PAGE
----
Lamb is now the Christmas meat of choice

Photo: Getty Images
Photo: Getty Images
A new survey shows lamb has pushed glazed ham out of prime position on dining tables this Christmas - and it comes as no surprise to a Colombo St butcher.

The Retail Meat New Zealand Christmas Census of 1300 people has laid bare food preferences for December 25, including dining times, cooking methods and the planned contents of people's plates.

Behind the counter of Euro Gourmet Meats in Christchurch, head butcher Brian Nieuwenhuize wasn't surprised to hear that about 34 per cent of people polled were choosing lamb as their Christmas meal centrepiece.

It was 1 per cent ahead of ham, which was 2018's clear winner and followed in third place by beef at 13 per cent.

Mr Nieuwenhuize, who has been a butcher for four decades, put it down to lamb's new-found status as a "special occasion" food.

"It's a premium product now. When I first started butchering you could buy a whole side of lamb for what it costs for a couple of chops now. It's horrendously expensive. But it's a really nice meat, especially if you have really good quality lamb," he said.

Although the quintessential Kiwi Christmas is often touted as a relaxed affair, RMNZ general manager Pippa Hawkins said there was a lot of pressure on people to put on a good spread - prompting an upsurge in customers at butchers and delis in the five days beforehand.

While most people are opting for their herb smothered lamb to roast in the oven, 40 per cent of survey respondents - and a large proportion of Mr Nieuwenhuize's customers - were keen on cooking outdoors.

When it comes to sides, RMNZ found spuds and mixed salads were the favourites chosen by 90 and 75 per cent of people respectively.

Ms Hawkins said pavlovas will fill the dessert bowls of about 71 per cent of people, while trifle, strawberries and ice cream, and fruit salad also proved popular.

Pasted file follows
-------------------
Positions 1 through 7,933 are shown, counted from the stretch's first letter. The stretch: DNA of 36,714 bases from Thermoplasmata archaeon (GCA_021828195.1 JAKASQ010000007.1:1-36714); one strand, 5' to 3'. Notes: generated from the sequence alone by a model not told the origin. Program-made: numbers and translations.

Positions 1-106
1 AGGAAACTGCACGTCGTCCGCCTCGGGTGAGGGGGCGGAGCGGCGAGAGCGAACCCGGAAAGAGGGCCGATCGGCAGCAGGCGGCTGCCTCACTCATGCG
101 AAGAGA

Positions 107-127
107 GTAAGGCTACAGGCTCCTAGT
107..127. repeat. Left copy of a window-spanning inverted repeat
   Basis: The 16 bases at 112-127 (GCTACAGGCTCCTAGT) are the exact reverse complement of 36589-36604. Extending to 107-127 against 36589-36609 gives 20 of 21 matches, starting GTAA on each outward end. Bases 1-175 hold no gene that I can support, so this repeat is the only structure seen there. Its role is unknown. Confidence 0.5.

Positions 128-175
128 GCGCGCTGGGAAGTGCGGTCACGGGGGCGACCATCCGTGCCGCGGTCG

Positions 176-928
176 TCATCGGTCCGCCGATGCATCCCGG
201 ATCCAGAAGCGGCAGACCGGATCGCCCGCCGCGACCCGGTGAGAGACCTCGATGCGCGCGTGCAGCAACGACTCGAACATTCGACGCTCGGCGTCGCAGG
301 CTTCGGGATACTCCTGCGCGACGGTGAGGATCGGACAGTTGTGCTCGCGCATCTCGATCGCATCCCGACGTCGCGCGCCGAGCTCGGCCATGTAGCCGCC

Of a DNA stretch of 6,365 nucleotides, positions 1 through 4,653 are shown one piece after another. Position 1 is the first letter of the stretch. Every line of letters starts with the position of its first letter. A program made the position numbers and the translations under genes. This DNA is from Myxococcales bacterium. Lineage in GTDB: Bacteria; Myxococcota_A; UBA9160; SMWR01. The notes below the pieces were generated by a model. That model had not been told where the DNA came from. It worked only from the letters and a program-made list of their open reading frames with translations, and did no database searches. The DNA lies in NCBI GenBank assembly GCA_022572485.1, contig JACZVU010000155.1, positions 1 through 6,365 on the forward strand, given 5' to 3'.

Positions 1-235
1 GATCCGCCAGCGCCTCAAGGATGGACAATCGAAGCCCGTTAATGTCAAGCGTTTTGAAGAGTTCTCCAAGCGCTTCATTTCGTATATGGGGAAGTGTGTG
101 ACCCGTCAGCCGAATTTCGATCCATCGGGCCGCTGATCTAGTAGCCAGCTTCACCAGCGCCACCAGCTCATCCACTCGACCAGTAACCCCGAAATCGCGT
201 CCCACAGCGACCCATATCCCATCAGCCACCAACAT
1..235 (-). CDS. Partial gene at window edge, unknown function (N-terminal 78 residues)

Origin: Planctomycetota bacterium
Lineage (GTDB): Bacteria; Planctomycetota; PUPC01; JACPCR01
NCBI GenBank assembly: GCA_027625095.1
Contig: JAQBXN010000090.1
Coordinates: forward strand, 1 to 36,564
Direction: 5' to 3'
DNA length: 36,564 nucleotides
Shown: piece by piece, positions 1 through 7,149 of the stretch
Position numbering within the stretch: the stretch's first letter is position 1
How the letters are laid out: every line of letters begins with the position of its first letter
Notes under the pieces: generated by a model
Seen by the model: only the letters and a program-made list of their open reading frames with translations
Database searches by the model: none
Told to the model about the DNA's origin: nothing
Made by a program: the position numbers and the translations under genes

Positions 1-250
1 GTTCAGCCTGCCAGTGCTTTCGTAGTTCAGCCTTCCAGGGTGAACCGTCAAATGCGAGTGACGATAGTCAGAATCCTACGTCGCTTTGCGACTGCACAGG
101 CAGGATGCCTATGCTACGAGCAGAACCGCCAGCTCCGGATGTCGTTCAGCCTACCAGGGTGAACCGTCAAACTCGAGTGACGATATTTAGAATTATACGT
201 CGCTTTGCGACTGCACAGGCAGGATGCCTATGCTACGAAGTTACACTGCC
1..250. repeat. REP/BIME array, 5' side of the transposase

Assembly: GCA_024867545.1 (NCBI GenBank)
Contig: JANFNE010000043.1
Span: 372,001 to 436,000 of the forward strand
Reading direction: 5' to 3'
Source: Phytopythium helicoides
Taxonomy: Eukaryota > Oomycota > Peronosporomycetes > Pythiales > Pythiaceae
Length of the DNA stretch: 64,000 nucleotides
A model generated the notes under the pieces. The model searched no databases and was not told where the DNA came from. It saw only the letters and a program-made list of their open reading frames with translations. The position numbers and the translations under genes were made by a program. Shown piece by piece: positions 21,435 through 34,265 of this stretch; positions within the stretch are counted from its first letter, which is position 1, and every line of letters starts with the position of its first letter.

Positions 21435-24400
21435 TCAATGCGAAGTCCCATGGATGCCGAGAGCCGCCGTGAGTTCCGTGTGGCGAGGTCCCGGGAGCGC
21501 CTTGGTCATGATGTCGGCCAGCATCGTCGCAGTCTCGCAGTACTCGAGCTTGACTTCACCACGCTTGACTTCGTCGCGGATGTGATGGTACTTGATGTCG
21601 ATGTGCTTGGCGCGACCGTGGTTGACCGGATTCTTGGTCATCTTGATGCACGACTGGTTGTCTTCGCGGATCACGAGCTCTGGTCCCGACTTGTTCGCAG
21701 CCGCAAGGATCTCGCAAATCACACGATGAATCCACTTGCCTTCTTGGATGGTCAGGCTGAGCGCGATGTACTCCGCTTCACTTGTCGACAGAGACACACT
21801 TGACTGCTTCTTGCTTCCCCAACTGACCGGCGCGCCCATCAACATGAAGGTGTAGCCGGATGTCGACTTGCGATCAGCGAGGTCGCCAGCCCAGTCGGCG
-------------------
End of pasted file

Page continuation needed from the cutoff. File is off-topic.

She said most people would eat their main meal between noon and 2pm - and people didn't tend to leave a lot of space in their bellies for more.

"Most people are having two Christmas meals per day. I think a lot of big meals are had on Christmas day, so people tend to just stick to two rather than having three," she said.

Asked for his best Christmas meal tip, butcher Greg Egerton suggested "prepping like a pro" by ordering ingredients and choosing recipes early, and even getting the spud peeling done first thing on Christmas day.

But in 42 years as a butcher, Mr Nieuwenhuize says he was seeing more late orders and last minute requests at his butcher's shop than ever.

The same was happening for Willy Harris, who is general manager of Harris Meats in North Canterbury.

"We are noticing a trend now where people are leaving it a bit more to the last minute. So we expect this week to be very busy for us," he said.

On the subject of slow, napping proved a popular post-meal activity for 40 per cent of people surveyed - only beaten by present opening at 80 per cent and backyard games at 50 per cent.

And 58 per cent of people estimated they would have enough Christmas meal leftovers for one or two days.



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